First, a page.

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04/14/2019 / By JD Heyes
Google was founded on the corporate motto, “Don’t be evil.” Since then, it seems like Google’s corporate direction has been to be evil in just about every way imaginable, and on a very personal level.
There is nothing more valuable than our privacy and yet, in the tech age, that’s the first thing we lost.
Mind you, as social media got more and more popular, we gave up a lot of our privacy voluntarily. Posting pictures wherever we go; letting all of our followers know where we are, where we’ve been, where we’re going. Telling everyone, including perfect strangers sometimes, our most intimate details and plans, etc.
After the big tech behemoths figured out most users of Snapchat, Facebook, Instagram, Google, YouTube, Twitter, and other platforms were so willing to give up their privacy, they began taking it for granted that they could violate our privacy at their whim, even without our permission.
As Business Insider reports, Google announced earlier this month that Nest Secure, its home security alarm system, was getting updated. Following the upgrade, the company said, users would be able to utilize Google Assistant, a virtual-assistant technology.
But there was an issue users weren’t previously aware of: They didn’t realize that their Nest system had a microphone, to begin with.
Business Insider noted:
The existence of a microphone on the Nest Guard, which is the alarm, keypad, and motion-sensor component in the Nest Secure offering, was never disclosed in any of the product material for the device.
Earlier this month a Google spokesperson told the news site that failure to disclose this little detail was an “error.”
“The on-device microphone was never intended to be a secret and should have been listed in the tech specs,” said the spokesperson, who was not named in the story. “That was an error on our part.” (Related: Google now SPYING on students using classroom technology, while pretending to be “teaching” them.)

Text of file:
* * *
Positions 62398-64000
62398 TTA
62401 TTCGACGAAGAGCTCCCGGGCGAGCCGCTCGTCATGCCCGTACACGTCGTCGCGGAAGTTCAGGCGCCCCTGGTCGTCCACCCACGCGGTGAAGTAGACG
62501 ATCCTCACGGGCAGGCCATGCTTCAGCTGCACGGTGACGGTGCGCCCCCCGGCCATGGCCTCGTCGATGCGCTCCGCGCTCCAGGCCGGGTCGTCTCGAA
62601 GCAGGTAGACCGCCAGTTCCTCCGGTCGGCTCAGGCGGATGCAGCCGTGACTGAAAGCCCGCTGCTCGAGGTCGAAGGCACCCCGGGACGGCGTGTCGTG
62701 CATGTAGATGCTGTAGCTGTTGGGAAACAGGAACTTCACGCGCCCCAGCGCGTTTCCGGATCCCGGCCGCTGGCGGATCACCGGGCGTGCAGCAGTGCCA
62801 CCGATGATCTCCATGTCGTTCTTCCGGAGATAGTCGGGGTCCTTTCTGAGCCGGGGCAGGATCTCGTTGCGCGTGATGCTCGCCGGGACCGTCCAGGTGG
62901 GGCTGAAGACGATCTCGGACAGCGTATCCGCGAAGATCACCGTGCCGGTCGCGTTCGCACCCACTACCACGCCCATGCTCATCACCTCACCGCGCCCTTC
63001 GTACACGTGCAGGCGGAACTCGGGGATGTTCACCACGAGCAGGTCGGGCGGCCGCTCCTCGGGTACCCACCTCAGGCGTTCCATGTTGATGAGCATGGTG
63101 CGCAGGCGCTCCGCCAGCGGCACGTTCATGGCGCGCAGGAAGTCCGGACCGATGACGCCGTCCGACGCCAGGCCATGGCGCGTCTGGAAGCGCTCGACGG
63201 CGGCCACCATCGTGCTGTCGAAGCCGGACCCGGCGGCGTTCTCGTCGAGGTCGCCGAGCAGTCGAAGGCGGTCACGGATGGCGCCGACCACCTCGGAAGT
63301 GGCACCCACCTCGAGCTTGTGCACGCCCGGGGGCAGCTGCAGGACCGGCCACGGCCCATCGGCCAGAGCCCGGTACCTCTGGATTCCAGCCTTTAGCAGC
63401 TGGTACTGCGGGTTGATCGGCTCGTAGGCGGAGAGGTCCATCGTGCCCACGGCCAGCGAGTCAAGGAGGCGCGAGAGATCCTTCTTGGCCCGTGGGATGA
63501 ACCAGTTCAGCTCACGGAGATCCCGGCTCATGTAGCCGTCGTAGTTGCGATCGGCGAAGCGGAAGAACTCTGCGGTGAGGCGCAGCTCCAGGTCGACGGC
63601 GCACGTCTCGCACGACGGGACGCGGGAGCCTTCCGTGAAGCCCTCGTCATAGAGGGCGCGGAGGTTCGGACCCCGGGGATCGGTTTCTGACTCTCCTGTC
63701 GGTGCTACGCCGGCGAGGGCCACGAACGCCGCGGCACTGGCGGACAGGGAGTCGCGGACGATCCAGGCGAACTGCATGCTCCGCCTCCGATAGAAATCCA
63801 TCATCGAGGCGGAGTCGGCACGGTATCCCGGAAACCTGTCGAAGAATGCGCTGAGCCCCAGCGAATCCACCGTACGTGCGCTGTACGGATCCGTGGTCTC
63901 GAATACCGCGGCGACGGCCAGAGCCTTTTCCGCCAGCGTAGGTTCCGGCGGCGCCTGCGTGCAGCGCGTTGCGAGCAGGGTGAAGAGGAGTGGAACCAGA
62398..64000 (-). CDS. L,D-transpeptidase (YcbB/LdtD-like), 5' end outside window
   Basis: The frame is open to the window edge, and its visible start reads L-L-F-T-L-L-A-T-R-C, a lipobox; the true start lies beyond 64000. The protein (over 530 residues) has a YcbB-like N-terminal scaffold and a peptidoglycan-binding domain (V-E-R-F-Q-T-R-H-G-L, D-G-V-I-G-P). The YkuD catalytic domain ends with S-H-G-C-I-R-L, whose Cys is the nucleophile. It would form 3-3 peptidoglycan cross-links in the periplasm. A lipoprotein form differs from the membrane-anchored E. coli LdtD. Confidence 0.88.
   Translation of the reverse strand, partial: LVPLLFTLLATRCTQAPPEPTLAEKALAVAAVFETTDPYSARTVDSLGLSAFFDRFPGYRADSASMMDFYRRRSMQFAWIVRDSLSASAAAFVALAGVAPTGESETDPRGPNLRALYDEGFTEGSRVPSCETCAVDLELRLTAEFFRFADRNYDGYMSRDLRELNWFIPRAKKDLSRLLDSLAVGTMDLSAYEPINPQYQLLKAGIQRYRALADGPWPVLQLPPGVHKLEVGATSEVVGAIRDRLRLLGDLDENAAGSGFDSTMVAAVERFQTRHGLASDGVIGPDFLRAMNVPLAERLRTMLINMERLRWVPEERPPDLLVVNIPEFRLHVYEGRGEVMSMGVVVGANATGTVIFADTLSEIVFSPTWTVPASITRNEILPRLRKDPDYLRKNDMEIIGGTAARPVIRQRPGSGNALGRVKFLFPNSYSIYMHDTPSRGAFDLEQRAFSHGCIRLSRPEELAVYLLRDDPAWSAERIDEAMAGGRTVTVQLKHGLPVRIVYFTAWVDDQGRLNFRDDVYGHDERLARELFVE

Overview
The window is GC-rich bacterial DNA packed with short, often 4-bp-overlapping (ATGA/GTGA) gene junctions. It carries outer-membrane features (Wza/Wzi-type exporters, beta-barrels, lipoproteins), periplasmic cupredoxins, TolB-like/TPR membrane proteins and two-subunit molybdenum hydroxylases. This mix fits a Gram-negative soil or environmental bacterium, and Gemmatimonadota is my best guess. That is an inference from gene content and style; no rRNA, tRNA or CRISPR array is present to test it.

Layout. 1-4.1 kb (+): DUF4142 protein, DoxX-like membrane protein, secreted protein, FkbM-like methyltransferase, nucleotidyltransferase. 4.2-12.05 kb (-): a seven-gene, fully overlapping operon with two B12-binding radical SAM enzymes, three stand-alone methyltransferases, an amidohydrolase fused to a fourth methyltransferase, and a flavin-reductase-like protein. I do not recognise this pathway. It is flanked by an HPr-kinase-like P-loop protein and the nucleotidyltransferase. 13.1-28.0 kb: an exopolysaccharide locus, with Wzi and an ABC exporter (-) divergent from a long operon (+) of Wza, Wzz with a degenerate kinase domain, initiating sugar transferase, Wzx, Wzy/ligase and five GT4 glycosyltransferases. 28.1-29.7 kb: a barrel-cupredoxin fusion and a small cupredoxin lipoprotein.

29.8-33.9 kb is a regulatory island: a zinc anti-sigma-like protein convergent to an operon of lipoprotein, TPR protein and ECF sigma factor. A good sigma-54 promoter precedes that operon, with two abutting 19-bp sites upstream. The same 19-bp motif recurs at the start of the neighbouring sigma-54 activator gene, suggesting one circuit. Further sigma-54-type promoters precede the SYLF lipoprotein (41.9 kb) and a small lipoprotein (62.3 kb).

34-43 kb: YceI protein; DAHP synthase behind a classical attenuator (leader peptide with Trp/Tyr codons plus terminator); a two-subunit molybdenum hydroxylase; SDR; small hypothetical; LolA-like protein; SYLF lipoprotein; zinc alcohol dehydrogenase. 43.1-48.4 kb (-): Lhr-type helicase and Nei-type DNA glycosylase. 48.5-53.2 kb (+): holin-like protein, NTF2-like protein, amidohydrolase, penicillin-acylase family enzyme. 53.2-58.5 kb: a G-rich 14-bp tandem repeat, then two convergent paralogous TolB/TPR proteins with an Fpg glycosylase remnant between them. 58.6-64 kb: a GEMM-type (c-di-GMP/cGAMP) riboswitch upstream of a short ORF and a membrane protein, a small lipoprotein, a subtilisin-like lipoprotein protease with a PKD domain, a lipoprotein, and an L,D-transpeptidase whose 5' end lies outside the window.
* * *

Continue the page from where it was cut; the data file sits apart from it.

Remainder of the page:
The company further notes that “the microphone has never been on and is only activated when users specifically enable the option.” Further, Google officials said that the mic was put into the Next Guard system in the first place because developers were considering what features and upgrades could be added later such as the capability of detecting glass breaking.
As for whether to believe the company when it says that the microphone is inactive until a user makes it active, that’s dubious at best, especially given the fact that Google never bothered to tell anyone Nest Guard even came with a mic.
As NewsTarget reported in November 2017, Google has a reputation for using its voice-activation software to double as an eavesdropping device:
While the voice assistant’s purpose is to eliminate handicaps in using smartphones, it may also pose as a threat to the security and privacy of everyone. When the feature is turned on, it picks up everything you say to it, and is even triggered by background noise and conversations with other people.
Other “smart” devices are also capable of listening in, as Surveillance.news added:
According to security researchers, a flaw in the LG SmartThinQ application could allow hackers to take control of various household appliances, such as smart dishwashers, refrigerators, microwaves, dryers and vacuums.
As for Nest Guard, Business Insider notes, the revelation about an on-board microphone serves as a reminder of when Google’s tech served as a vacuum for personal data without permission. In 2010, for example, privacy advocates were outraged when Google admitted that its fleet of Street View cars “accidentally” gathered personal data that was being transmitted via a consumer’s unsecured WiFi network, which included a user’s email accounts.
Google bought Nest in 2014 for $3.2 billion and today it’s a standalone company under the umbrella corporation Alphabet.
“The on-device microphone was never intended to be a secret and should have been listed in the tech specs. That was an error on our part,” Google said in a statement.
It sure was.
Read more about massive violations of privacy at PrivacyWatch.news.